By Corinne Price, Swiss Garden & Grounds Manager
The Bedfordshire Head Gardeners Network is a Bedfordshire Gardens Trust initiative bringing together gardeners across the county on a regular basis to offer a collaborative approach to caring for Bedfordshire’s green spaces. The overall objective is to provide a supportive forum to share experiences, ideas and challenges which affect the head gardeners in their local environments – and to address wider issues affecting the horticultural industry as a whole, such as climate change, skills and training. With access to up-to-date information and new thinking, our head gardeners are better able to help their sites to thrive.
The network celebrated its first anniversary in February 2019, with several outcomes already addressing the needs of head gardeners working within different environments, with varying levels of support. The network facilitates regular contact between the head gardeners, and enables assistance to be provided where it is most needed. It also allows for conversations to develop between Bedfordshire Gardens Trust committee members, whose mission it is to protect landscapes and green spaces across the county, historic and otherwise, and the head gardeners who are at the very heart of their custodianship.
The network launched at the Swiss Garden in February 2018 and so far, ten local green spaces are being represented regularly at the thrice-yearly meetings: The Swiss Garden, Woburn Abbey, Ampthill Park, Luton Hoo Walled Garden, Moggerhanger Park, RSPB Lodge Sandy, Jordans Mill, Southill Park, Stockwood Park and Houghton Park. Two new members, from Silsoe Horticultural Centre and Warden Vineyard, are due to attend the next meeting in July, with further interest being demonstrated by other sites across the county.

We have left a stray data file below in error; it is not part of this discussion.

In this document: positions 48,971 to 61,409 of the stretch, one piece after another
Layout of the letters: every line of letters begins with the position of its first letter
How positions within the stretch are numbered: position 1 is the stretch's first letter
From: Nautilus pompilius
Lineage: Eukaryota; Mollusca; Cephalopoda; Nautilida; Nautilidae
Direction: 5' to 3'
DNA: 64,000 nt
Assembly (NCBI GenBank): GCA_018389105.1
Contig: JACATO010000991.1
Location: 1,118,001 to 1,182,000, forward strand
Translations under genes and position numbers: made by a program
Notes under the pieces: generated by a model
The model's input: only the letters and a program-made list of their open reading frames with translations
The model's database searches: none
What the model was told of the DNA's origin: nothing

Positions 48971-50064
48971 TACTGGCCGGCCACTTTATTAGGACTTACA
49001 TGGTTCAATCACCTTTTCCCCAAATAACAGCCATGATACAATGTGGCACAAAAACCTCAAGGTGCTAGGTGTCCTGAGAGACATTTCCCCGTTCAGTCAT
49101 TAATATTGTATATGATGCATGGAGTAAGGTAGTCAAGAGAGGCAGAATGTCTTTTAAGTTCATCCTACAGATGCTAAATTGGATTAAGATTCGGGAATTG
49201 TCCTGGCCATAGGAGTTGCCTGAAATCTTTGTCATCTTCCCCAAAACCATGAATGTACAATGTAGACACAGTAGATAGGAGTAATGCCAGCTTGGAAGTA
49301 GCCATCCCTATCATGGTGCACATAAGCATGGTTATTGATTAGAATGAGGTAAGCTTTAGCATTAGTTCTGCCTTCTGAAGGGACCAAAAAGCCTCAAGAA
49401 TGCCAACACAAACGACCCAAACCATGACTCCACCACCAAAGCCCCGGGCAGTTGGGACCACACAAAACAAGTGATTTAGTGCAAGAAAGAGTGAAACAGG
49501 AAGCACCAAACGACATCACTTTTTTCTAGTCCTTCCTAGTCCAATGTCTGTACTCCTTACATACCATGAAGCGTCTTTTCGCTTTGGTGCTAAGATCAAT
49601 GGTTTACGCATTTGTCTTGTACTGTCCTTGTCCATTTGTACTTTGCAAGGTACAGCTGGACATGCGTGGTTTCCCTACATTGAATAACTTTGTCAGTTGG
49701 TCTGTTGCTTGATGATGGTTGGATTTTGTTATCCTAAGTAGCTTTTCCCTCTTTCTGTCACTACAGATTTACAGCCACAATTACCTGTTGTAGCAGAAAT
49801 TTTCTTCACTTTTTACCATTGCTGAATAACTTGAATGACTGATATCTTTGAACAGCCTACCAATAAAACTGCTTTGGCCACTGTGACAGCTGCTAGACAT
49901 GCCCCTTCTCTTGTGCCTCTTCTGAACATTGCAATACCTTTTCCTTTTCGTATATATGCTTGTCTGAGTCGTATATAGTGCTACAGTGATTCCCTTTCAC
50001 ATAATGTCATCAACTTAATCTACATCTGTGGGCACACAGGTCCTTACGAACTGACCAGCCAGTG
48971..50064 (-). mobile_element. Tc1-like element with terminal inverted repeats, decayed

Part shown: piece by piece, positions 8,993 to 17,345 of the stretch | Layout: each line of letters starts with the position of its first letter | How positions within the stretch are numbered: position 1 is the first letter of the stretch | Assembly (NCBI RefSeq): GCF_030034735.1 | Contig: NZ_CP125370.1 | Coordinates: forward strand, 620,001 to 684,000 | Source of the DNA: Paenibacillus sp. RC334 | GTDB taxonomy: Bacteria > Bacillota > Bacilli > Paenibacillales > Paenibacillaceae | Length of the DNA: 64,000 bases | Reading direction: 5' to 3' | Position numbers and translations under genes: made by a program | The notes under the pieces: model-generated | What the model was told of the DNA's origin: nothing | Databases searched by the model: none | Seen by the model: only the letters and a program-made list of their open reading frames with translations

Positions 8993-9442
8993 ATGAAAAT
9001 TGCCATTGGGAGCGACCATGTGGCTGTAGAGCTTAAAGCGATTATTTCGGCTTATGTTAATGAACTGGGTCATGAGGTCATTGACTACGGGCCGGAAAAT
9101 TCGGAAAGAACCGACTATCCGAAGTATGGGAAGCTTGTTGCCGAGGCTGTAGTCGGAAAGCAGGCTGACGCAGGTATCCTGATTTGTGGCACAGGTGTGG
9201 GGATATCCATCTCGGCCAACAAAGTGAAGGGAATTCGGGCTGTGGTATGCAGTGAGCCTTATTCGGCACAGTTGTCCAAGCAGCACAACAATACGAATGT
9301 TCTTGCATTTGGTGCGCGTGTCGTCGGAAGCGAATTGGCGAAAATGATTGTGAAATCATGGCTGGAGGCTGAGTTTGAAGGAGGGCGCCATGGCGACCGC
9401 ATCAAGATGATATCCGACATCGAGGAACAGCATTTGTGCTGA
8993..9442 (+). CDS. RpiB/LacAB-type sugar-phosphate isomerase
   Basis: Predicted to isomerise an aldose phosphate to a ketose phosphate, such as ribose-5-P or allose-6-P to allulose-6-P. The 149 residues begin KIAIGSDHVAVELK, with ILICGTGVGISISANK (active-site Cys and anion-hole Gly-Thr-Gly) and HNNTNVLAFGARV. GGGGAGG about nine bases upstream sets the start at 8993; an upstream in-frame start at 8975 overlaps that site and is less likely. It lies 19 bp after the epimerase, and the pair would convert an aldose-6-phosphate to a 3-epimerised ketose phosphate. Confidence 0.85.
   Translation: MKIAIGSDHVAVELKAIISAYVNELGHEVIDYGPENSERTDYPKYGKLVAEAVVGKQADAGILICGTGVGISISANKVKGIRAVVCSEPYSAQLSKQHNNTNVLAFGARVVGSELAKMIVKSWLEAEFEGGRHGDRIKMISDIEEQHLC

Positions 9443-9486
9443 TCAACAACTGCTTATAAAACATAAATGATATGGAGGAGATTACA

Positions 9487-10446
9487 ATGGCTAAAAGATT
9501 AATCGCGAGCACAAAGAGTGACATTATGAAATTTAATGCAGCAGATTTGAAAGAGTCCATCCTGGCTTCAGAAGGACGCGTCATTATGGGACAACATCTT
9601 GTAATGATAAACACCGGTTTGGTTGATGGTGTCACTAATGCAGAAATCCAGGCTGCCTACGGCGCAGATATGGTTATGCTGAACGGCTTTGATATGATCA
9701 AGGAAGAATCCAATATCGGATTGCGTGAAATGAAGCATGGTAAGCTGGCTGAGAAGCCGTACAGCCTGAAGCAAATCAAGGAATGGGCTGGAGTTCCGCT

Two out of the four meetings to date have involved external speakers. Perennial shared a moving presentation about the types of support and advice available to those working in the horticultural industry, and Shuttleworth College and Adrow (Ros Burnley) spoke to the group together about apprenticeship levies and how to go about employing apprentices. A further speaker, from Central Bedfordshire Council’s social prescribing team, will talk to the group in July about opportunities for Bedfordshire gardens to get involved with the move to use green spaces to improve health and wellbeing within their communities.
A mutually supportive environment can nurture great things, and the best testimonials come from the head gardeners themselves, further evidenced by their repeated attendance and enthusiastic contributions to the meetings – we all know that gardeners are busy people! Network member Phil Nicholson, Park and Amenities Manager at Ampthill Park, provided this summary of the network’s benefits:
‘It seems to be increasingly important that those working in gardens and parks work collaboratively not only to share knowledge and information but to also help promote your site and gain inspiration. As many of us work in small teams and don’t have professional colleagues to turn to for advice, having a network of head gardeners at hand is a great asset.’